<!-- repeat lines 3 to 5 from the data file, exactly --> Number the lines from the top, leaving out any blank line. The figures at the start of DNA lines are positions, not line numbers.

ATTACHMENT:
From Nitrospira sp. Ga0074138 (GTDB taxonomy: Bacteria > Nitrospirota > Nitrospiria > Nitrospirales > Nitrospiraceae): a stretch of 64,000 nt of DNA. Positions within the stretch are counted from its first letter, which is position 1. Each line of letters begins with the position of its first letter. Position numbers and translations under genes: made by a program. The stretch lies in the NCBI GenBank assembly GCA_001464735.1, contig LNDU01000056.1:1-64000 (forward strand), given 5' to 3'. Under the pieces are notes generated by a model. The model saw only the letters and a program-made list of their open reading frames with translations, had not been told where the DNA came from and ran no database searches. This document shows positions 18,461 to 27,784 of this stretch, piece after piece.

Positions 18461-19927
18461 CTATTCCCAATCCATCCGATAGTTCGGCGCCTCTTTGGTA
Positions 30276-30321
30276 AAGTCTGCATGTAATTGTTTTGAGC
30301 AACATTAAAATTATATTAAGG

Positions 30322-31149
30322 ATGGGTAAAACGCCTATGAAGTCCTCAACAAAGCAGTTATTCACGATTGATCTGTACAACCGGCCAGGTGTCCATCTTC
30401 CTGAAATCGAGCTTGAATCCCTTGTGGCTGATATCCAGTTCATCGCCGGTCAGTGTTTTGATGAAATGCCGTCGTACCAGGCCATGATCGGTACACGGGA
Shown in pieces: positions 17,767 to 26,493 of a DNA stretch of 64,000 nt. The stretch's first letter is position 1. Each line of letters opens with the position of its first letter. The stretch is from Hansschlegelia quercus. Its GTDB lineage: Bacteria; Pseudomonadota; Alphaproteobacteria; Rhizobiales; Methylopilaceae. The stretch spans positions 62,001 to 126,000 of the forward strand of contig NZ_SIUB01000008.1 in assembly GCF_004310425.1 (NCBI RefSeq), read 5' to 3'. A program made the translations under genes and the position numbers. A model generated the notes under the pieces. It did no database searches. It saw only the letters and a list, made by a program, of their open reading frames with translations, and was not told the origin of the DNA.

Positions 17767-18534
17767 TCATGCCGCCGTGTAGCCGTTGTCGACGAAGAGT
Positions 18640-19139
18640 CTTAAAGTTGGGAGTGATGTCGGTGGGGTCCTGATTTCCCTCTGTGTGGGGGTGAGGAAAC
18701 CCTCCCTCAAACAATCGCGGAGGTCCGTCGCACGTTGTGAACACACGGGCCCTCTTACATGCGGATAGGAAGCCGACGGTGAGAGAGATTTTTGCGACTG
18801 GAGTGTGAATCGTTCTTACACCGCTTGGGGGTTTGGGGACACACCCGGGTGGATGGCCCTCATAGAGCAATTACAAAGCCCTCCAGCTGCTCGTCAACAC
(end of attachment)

18461 CTATTCCCAATCCATCCGATAGTTCGGCGCCTCTTTGGTA
Positions 30276-30321
30276 AAGTCTGCATGTAATTGTTTTGAGC